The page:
'display' => __( 'Every 10 Seconds', 'twentyfifteen' ),
    			'interval' => 10,
    		);
    	}
    	
    	if(!isset($schedules['15sec']))
    	{
    		$schedules['15sec'] = array(
    		'display' => __( 'Every 15 Seconds', 'twentyfifteen' ),
    		'interval' => 15,
    		);
    	}
    	
    	return $schedules;
    }
    add_filter( ‘cron_schedules’, ‘custom_cron_job_recurrence’ );
    
  3. Skip to note 3 content
    Contributed by Ihtisham Zahoor

    Add a user-defined interval value:
    Using functinal approach

         add_filter( 'cron_schedules', 'wpdocs_add_cron_interval' );
         function wpdocs_add_cron_interval( $schedules ) {
              $options = get_option( 'wpdocs_custom_interval' );
              $interval = ( ! empty( $options ) ? absint( $options ) * HOUR_IN_SECONDS : DAY_IN_SECONDS );
    
              $schedules['wpdocs_interval'] = array(
                   'interval' => $interval,
                   'display' => esc_html__( 'Custom Interval' )
              );
    
              return $schedules;
        }
    

    Using class based approach

         add_filter( 'cron_schedules', array( $this, 'add_cron_interval' ) );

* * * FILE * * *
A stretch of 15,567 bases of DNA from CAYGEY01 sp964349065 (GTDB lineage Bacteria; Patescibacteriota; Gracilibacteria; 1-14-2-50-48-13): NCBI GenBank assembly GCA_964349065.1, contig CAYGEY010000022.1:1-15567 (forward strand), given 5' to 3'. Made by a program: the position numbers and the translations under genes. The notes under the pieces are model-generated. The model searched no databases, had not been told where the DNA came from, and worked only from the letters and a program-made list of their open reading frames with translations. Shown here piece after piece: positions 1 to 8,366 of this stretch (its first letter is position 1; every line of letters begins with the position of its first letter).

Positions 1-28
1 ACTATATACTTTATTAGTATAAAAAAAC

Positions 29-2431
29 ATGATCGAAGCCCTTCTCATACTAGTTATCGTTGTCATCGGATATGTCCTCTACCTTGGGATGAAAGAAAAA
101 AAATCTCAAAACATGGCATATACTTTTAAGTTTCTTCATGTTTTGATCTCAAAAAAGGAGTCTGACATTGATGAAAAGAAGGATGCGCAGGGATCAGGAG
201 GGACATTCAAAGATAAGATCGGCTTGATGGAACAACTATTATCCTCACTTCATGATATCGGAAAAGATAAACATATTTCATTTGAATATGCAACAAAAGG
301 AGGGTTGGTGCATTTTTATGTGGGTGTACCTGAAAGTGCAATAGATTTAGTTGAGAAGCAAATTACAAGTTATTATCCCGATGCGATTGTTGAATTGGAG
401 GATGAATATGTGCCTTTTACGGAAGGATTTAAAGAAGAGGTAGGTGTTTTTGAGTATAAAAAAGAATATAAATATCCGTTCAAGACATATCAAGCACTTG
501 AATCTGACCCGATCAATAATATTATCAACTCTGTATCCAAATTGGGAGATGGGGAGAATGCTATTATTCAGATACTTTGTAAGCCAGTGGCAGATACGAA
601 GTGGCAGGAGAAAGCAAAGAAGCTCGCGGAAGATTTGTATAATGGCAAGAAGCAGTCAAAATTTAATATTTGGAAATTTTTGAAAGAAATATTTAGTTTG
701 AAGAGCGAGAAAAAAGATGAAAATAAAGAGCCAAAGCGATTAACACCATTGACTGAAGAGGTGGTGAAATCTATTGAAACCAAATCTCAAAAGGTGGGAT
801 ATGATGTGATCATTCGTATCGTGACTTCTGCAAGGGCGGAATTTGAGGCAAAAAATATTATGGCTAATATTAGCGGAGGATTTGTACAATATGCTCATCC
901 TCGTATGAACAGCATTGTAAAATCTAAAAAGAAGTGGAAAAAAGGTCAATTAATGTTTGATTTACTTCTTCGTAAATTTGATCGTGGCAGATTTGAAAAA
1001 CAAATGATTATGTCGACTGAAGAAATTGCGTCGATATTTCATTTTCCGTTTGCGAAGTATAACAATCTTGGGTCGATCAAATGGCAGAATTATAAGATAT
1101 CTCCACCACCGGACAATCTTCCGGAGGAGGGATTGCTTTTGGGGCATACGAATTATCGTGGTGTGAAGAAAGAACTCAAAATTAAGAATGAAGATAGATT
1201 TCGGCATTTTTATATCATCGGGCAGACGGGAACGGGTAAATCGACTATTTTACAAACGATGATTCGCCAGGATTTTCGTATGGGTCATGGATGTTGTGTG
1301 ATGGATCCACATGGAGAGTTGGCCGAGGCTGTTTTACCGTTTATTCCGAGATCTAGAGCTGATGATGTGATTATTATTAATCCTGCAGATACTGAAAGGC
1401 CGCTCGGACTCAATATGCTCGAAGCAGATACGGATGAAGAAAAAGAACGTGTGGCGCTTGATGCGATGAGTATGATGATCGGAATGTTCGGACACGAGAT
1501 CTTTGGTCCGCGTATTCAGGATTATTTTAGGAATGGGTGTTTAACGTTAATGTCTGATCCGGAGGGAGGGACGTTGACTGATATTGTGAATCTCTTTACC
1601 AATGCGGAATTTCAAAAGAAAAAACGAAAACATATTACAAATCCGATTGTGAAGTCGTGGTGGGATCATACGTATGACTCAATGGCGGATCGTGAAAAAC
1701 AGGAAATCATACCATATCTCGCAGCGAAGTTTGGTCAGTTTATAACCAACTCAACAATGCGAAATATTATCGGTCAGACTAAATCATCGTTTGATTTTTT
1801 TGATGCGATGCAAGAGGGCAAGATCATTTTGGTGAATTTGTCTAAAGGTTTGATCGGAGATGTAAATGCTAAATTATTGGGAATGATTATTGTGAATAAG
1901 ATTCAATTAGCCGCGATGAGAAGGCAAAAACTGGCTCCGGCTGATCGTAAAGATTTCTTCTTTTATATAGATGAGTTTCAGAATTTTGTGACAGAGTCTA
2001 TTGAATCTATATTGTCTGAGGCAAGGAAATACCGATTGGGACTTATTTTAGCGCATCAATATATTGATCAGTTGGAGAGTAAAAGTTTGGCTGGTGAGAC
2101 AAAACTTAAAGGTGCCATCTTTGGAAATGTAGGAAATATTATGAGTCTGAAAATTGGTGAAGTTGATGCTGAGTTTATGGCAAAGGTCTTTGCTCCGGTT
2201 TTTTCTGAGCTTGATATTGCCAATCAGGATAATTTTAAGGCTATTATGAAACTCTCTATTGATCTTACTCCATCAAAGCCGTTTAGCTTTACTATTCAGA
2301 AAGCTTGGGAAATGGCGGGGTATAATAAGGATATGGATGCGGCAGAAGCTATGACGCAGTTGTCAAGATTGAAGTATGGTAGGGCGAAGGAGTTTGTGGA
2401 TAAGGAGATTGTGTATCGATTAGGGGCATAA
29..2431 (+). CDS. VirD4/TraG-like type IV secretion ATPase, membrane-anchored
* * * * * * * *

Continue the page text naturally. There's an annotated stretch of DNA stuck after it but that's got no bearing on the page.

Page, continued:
/**
         * Adds custom time intervals for the cron.
         */
        private function add_cron_interval( $schedules ) {
              $options = get_option( 'wpdocs_custom_interval' );
              $interval = ( ! empty( $options ) ? absint( $options ) * HOUR_IN_SECONDS : DAY_IN_SECONDS );
    
              $schedules['wpdocs_interval'] = array(
                   'interval' => $interval,
                   'display' => esc_html__( 'Custom Interval' )
              );
    
              return $schedules;
        }
    
  4. Skip to note 4 content
    Contributed by BogdanFix

    As a handy tip to save your time, I’d suggest to always hook to cron_schedules filter inside a major action that runs on each page load. Like init or wp_loaded. And also hook to that filter before your code using the custom schedule.

    For example:

    // function that registers new custom schedule
    
    function bf_add_custom_schedule( $schedules )
    {
        $schedules[ 'every_five_minutes' ] = array(
            'interval' => 300,
            'display'  => 'Every 5 minutes',
        );
    
        return $schedules;
    }
    
    // function that schedules custom event
    
    function bf_schedule_custom_event()
    {
        // the actual hook to register new custom schedule
    
        add_filter( 'cron_schedules', 'bf_add_custom_schedule' );
    
        // schedule custom event
    
        if( !wp_next_scheduled( 'bf_your_custom_event' ) )
        {
            wp_schedule_event( time(), 'every_five_minutes', 'bf_your_custom_event' );
        }
    }
    add_action( 'init', 'bf_schedule_custom_event' );
    
    // fire custom event
    
    function bf_do_something_on_schedule()
    {
        // your code...
    }
    add_action( 'bf_your_custom_event', 'bf_do_something_on_schedule' );
    

    This approach guarantees that your custom schedule is always registered before it is used in wp_schedule_event function. And saves you from nasty "invalid_schedule":"Event schedule does not exist." error.

    Cheers :)